Barrister William Stark, concludes his three-part Valuations in Leasing in Victoria series and explores Valuation Pitfalls. William presented on this topic for Legalwise at the recent Retail and Commercial Leasing Conference. Read Part 1 on Options to Renew and Part 2 on Market Rent Reviews.
1. This article follows on from the recent Legalwise Seminar on Retail and Commercial Leasing.
2. The 3rd and final part of this article deals with challenging rent reviews to market.
3. Challenging Rental Determinations has always been difficult.
4. See for example:
(a) Lucky Eights P/L v Bevendale P/L  VCAT 1600, which confirmed that the Tribunal should not interfere with a valuer’s discretion.
(b) Keriani P/L v Long  VCAT 1212, in which the Tribunal found that the parties were bound by the rental determination made by a specialist retail valuer.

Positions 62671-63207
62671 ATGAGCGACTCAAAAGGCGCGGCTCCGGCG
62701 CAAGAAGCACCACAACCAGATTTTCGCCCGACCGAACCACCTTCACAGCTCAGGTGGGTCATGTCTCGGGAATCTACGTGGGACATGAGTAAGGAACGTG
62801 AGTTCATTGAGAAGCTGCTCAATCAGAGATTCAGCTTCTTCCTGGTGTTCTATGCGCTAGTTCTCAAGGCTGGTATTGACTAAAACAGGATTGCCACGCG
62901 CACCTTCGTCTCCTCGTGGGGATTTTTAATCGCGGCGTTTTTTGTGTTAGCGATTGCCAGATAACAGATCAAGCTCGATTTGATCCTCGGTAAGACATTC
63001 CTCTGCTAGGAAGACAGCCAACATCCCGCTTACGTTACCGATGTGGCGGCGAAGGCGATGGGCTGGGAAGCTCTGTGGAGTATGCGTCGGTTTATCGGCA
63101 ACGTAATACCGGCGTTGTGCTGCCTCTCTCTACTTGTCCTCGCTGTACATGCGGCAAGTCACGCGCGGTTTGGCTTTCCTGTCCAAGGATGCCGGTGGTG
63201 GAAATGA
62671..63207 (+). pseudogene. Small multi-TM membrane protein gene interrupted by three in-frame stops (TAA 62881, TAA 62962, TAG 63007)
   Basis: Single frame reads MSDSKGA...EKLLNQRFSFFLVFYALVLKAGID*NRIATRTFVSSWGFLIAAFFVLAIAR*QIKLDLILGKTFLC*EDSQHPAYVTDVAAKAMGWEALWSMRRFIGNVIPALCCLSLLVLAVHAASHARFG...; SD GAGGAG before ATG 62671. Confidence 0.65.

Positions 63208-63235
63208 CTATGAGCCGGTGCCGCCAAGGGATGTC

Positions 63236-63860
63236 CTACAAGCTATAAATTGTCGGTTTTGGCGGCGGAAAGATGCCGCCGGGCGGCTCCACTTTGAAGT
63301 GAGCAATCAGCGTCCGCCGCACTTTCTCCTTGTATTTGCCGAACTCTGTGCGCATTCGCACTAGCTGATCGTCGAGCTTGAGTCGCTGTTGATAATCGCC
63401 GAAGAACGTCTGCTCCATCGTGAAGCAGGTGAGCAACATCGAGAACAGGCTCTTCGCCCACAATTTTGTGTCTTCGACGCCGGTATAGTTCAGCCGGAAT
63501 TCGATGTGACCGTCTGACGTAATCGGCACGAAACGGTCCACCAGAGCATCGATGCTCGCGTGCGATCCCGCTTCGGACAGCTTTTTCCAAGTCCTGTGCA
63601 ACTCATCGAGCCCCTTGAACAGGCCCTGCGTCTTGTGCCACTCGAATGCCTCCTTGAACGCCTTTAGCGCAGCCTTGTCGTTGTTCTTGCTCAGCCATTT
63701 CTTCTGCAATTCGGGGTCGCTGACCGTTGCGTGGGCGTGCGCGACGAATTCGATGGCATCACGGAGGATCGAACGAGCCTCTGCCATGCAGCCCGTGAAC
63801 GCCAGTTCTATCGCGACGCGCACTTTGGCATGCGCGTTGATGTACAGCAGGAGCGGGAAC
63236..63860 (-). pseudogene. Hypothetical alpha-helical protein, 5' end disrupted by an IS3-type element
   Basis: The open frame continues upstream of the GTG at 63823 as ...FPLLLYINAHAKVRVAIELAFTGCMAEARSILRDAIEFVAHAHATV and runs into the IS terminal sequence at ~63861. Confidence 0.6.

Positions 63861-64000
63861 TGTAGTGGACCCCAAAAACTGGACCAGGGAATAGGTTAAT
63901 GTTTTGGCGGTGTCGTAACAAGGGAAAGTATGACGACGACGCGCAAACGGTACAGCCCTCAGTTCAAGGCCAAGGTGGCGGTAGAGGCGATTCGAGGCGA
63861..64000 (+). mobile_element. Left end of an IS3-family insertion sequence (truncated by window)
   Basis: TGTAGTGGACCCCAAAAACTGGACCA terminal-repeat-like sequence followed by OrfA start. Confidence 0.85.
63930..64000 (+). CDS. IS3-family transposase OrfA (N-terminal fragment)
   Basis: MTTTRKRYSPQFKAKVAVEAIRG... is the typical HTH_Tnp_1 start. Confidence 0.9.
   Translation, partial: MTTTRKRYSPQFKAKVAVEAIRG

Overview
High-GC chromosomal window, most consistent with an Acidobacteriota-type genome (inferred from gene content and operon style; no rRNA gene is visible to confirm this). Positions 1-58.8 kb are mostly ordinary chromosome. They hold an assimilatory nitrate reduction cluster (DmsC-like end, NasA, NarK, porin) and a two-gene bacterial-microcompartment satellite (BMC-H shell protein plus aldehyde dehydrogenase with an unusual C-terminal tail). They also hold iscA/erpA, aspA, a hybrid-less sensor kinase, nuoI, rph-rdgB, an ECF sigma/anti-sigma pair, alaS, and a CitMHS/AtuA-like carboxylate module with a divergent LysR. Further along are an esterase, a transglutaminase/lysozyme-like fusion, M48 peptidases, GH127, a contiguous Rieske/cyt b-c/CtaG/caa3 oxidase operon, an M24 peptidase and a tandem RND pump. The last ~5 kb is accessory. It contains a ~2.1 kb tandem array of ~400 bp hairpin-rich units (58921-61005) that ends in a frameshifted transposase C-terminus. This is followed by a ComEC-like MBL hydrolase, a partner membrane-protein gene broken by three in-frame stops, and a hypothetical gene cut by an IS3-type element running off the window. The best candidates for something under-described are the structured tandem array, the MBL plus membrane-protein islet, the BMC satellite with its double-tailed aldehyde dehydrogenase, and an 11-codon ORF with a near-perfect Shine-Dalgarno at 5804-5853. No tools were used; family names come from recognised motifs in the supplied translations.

(c) In Epping Hotels P/L v Serene Hotels P/L  VSC 104, Justice Croft determined that the valuer had adopted an acceptable methodology in making the rental determination in that case. An appeal to the Court of Appeal (Weinberg and Tate JJA and Robson AJA) was dismissed (see Serene Hotels P/L v Epping Hotels P/L  VSCA 228).
5. However, in the last couple of years there have been at least 3 successful VCAT challenges made to a valuer’s rental determination under section 37 of the Retail Leases Act 2003.
6. In Higgins Nine Group P/L v Ladro Greville St Pty Ltd  VCAT 1687, VCAT concluded that the valuer did not provide “detailed reasons” that explained how he calculated the higher turnover figures that he projected for the premises for the new term.